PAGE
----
China Warrior (TG16)

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China Warrior
China Warrior - TG16 - USA.jpg
Platform: TurboGrafx-16
Year: 1987
Developer: Hudson Soft

China Warrior is an action game developed and published by Hudson Soft in 1987, and released in North America by NEC in 1989. It was originally released in Japan under the name The Kung Fu. However, due to the completely different pronunciation in Japanese, some Japanese players have made fun of the title as The Isao (Isao is also a male given name in Japan.)

An evil character known as Boss Kara has taken over the Kungfu Province, and it is up to the protagonist to stop him. In the original Japanese version, the manual explains the Dark Lord, Xing Yanwu (星 厳呉), has taken over the Luo Yang Gak castle, the largest Kung Fu Castle in China. The protagonist Wang heads to the castle to fight off the evil.

The game is broken up into four stages, each with their own sub-stages. The game plays similar to Altered Beast (ARC); the game scrolls forward and you must must attack enemies and avoid their attacks. Also, like Altered Beast, the character sprites are pretty big. Unfortunately, this makes it harder to avoid enemy projectiles and attacks, which led to heavy criticism of the game.

After each stage is a bonus stage where you can test your strength. A meter rapidly moves up and down (strongest to weakest respectively). The stronger you hit the target, the more points you will earn. The game also has three Acts, which act as loops of the entire game. However, there is no extra reward besides the flavor text provided at the end of the game.

While the game was praised for having impressive graphics, most people critiqued the game for its poor controls, and having a character that takes up most of the screen makes it too easy to get hit. Some have said the game probably would have been better as a tech demo for the TurboGrafx-16, rather than as a released title.

The game was later re-released on the Wii and Wii U.


China Warrior - TG16 - Title Screen.png

The title screen.

China Warrior - TG16 - Nakamichi.png

The first stage.

China Warrior - TG16 - Taisen.png

Fighting the first boss.

China Warrior - TG16 - Shouri.png

Sweet victory!

China Warrior - TG16 - Munen.png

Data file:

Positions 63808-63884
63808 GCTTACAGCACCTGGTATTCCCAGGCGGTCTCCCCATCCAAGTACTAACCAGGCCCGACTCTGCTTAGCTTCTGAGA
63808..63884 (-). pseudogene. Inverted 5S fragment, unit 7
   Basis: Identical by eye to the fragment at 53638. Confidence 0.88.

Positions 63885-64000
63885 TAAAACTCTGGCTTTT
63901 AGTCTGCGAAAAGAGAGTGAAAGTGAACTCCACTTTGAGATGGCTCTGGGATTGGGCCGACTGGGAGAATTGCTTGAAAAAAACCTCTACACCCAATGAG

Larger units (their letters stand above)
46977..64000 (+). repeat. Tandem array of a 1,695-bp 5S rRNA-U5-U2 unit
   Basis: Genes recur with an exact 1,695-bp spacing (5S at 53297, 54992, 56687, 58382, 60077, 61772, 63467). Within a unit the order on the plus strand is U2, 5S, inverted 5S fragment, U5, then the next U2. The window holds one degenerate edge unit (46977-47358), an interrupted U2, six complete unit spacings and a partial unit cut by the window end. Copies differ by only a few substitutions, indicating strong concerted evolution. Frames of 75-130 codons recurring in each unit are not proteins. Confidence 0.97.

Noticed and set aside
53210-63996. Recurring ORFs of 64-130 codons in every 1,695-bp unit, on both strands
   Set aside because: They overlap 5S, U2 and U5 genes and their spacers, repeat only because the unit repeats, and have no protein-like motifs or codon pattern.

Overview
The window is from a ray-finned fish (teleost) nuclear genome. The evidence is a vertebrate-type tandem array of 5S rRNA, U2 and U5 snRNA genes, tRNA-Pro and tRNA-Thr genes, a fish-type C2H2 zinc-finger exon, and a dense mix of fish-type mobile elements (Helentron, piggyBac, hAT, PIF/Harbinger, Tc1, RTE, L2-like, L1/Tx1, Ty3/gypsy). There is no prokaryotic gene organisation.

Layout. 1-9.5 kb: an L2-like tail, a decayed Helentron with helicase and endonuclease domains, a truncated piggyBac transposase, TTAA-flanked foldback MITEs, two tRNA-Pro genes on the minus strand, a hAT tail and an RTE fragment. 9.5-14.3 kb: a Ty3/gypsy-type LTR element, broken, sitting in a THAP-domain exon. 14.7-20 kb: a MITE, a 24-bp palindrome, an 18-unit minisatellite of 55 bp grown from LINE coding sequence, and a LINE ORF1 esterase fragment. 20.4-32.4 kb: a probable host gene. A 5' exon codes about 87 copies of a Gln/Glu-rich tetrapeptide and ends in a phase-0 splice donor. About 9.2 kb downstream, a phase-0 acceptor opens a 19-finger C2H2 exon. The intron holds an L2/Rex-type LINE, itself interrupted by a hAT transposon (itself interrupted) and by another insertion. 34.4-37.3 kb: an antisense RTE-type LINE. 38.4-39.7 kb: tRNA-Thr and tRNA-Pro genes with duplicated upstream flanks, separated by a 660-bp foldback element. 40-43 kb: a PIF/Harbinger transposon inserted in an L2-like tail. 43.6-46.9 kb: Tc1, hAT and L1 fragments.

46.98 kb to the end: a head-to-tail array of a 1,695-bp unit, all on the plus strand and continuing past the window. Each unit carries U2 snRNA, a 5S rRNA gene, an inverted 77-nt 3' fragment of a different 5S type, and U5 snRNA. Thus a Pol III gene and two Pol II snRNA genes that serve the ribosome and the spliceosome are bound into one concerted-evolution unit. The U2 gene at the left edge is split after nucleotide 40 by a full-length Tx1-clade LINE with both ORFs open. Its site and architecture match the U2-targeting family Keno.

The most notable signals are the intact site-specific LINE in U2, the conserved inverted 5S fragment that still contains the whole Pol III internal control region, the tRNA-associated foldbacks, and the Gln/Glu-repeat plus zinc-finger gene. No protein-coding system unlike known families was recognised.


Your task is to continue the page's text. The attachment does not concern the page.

China Warrior - TG16 - Bonus Stage.png

The bonus stage.


For one of the first games on the system, China Warrior has nice music. The music combines elements of oriental themes with rock. There is only one stage theme, so playing the game for an extended period of time can get irritating. There are also only a handful of songs, which can be expected for such an early title. The good news is the main stage theme is pretty lengthy, and the ending theme is a two-minute theme. The title theme is almost a minute long, which is probably longer than you'll stay on the title screen. The sound driver plays the music approximately a ¼ step sharp.

The game's soundtrack was written by Daisuke Inoue, who composed his music on Performer for the Macintosh. He wrote the songs in the SMF format, and sent it to the developers who implemented his compositions in the game. According to, it was Toshiyuki Sasagawa, saying the following:

According to Toshiyuki Sasagawa, who created the sound driver, this is the only game that used a sound driver with a 1/300-second timer call in its early PC Engine development (1/60 second since then), which gives the wave memory sound source a unique texture not found in other games.

Though the site says he created the sound driver, we have received verification from Hudson Staff that the driver was in fact created by Takayuki Iwabuchi, though it's possible Sasagawa, with his programming experience, made modifications to the driver.

The song titles are taken from the Japanese soundtrack CD LEGEND OF GAME MUSIC CONSUMER BOX.


# Title ComposerArranger Length Listen Download
01 Title Daisuke InoueUnknown 0:35
02 Nakamichi Daisuke InoueUnknown 2:56
03 Munen Daisuke InoueUnknown 0:04
04 Taisen Daisuke InoueUnknown 1:26
05 Shouri Daisuke InoueUnknown 0:02
06 Bonus Stage Daisuke InoueUnknown 0:25
07 Ending Daisuke InoueUnknown 2:01


(Source: Verification from composer; Game lacks credits.)

The game's ending shows a cast of characters, but no staff credits. After beating the third loop of the game (Act 3), a screen appears with the text GIVE UP !. Pressing the Run button on this screen will simply cause it to reappear. However, for such an early title, having no staff is understandable. Many Japanese sources list Daisuke Inoue as the composer. For verification, we have reached out to Inoue who confirmed composing the game's music. The website lists Sasagawa as an arranger, with a quote from him for proof, but incorrectly lists him for the sound driver.

We have received verification from Keita Hoshi that the game J.J. & Jeff uses a sound driver by Takayuki Iwabuchi. The same sound driver is used in this game.


Game Rip



HES.png VGM.png

Ripping TurboGrafx-16 music is an arduous process that is beyond the scope of this site. The music was recorded using in_vgm for Winamp.

Audio Devices

The game uses the TurboGrafx-16's HuC6280. It uses Takayuki Iwabuchi's sound driver.


  Japan.svg   Japan
The Kung Fu - PCE - Japan.jpg
Title: THE 功夫 (The Kung Fu)
Platform: PC Engine
Released: 1987-11-21
Publisher: Hudson Soft
  USA.svg   USA
China Warrior - TG16 - USA.jpg
Title: China Warrior
Platform: TurboGrafx-16
Released: 1989-??-??
Publisher: NEC